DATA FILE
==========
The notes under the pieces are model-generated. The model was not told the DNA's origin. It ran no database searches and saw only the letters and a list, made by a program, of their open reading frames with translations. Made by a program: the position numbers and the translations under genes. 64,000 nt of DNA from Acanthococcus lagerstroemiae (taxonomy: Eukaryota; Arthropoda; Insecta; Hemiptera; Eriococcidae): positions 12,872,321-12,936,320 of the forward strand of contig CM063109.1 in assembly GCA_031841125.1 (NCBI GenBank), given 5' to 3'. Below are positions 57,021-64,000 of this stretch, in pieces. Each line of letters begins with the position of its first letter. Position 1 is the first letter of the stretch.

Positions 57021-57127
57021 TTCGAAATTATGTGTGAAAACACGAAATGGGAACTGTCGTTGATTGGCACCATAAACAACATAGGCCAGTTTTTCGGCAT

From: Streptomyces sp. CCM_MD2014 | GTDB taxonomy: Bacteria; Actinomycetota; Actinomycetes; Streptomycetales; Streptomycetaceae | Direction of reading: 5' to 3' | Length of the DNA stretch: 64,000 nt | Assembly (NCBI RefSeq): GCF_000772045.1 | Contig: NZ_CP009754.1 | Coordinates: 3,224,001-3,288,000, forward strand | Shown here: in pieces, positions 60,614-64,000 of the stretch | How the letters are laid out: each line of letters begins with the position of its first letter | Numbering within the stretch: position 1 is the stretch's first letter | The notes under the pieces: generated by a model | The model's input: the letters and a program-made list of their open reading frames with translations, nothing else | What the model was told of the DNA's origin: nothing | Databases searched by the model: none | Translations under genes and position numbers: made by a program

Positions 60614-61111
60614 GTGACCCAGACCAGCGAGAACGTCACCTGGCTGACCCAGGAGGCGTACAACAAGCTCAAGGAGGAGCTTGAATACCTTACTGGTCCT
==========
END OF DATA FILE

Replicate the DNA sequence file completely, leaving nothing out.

The notes under the pieces are model-generated. The model was not told the DNA's origin. It ran no database searches and saw only the letters and a list, made by a program, of their open reading frames with translations. Made by a program: the position numbers and the translations under genes. 64,000 nt of DNA from Acanthococcus lagerstroemiae (taxonomy: Eukaryota; Arthropoda; Insecta; Hemiptera; Eriococcidae): positions 12,872,321-12,936,320 of the forward strand of contig CM063109.1 in assembly GCA_031841125.1 (NCBI GenBank), given 5' to 3'. Below are positions 57,021-64,000 of this stretch, in pieces. Each line of letters begins with the position of its first letter. Position 1 is the first letter of the stretch.

Positions 57021-57127
57021 TTCGAAATTATGTGTGAAAACACGAAATGGGAACTGTCGTTGATTGGCACCATAAACAACATAGGCCAGTTTTTCGGCAT

From: Streptomyces sp. CCM_MD2014 | GTDB taxonomy: Bacteria; Actinomycetota; Actinomycetes; Streptomycetales; Streptomycetaceae | Direction of reading: 5' to 3' | Length of the DNA stretch: 64,000 nt | Assembly (NCBI RefSeq): GCF_000772045.1 | Contig: NZ_CP009754.1 | Coordinates: 3,224,001-3,288,000, forward strand | Shown here: in pieces, positions 60,614-64,000 of the stretch | How the letters are laid out: each line of letters begins with the position of its first letter | Numbering within the stretch: position 1 is the stretch's first letter | The notes under the pieces: generated by a model | The model's input: the letters and a program-made list of their open reading frames with translations, nothing else | What the model was told of the DNA's origin: nothing | Databases searched by the model: none | Translations under genes and position numbers: made by a program

Positions 60614-61111
60614 GTGACCCAGACCAGCGAGAACGTCACCTGGCTGACCCAGGAGGCGTACAACAAGCTCAAGGAGGAGCTTGAATACCTTACTGGTCCT